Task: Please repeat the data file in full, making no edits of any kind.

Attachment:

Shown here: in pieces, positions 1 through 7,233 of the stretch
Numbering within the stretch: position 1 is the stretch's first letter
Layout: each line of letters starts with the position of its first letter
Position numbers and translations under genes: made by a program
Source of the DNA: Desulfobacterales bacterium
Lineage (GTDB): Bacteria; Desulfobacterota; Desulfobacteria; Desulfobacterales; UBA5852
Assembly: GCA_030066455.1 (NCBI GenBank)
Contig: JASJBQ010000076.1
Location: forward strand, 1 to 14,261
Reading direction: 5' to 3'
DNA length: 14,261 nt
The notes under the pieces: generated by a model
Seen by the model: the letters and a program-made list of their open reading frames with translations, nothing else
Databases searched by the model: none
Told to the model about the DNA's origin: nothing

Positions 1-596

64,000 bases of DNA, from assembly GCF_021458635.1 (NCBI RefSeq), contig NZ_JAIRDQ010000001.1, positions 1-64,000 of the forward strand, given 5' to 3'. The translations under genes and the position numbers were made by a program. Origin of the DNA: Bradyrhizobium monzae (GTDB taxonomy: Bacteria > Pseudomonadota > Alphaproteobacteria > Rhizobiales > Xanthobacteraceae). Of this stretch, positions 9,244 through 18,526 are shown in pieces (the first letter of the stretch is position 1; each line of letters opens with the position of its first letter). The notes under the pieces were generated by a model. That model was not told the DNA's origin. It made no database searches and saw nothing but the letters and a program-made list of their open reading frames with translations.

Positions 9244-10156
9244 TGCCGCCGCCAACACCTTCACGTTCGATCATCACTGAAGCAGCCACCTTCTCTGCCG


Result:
Shown here: in pieces, positions 1 through 7,233 of the stretch
Numbering within the stretch: position 1 is the stretch's first letter
Layout: each line of letters starts with the position of its first letter
Position numbers and translations under genes: made by a program
Source of the DNA: Desulfobacterales bacterium
Lineage (GTDB): Bacteria; Desulfobacterota; Desulfobacteria; Desulfobacterales; UBA5852
Assembly: GCA_030066455.1 (NCBI GenBank)
Contig: JASJBQ010000076.1
Location: forward strand, 1 to 14,261
Reading direction: 5' to 3'
DNA length: 14,261 nt
The notes under the pieces: generated by a model
Seen by the model: the letters and a program-made list of their open reading frames with translations, nothing else
Databases searched by the model: none
Told to the model about the DNA's origin: nothing

Positions 1-596

64,000 bases of DNA, from assembly GCF_021458635.1 (NCBI RefSeq), contig NZ_JAIRDQ010000001.1, positions 1-64,000 of the forward strand, given 5' to 3'. The translations under genes and the position numbers were made by a program. Origin of the DNA: Bradyrhizobium monzae (GTDB taxonomy: Bacteria > Pseudomonadota > Alphaproteobacteria > Rhizobiales > Xanthobacteraceae). Of this stretch, positions 9,244 through 18,526 are shown in pieces (the first letter of the stretch is position 1; each line of letters opens with the position of its first letter). The notes under the pieces were generated by a model. That model was not told the DNA's origin. It made no database searches and saw nothing but the letters and a program-made list of their open reading frames with translations.

Positions 9244-10156
9244 TGCCGCCGCCAACACCTTCACGTTCGATCATCACTGAAGCAGCCACCTTCTCTGCCG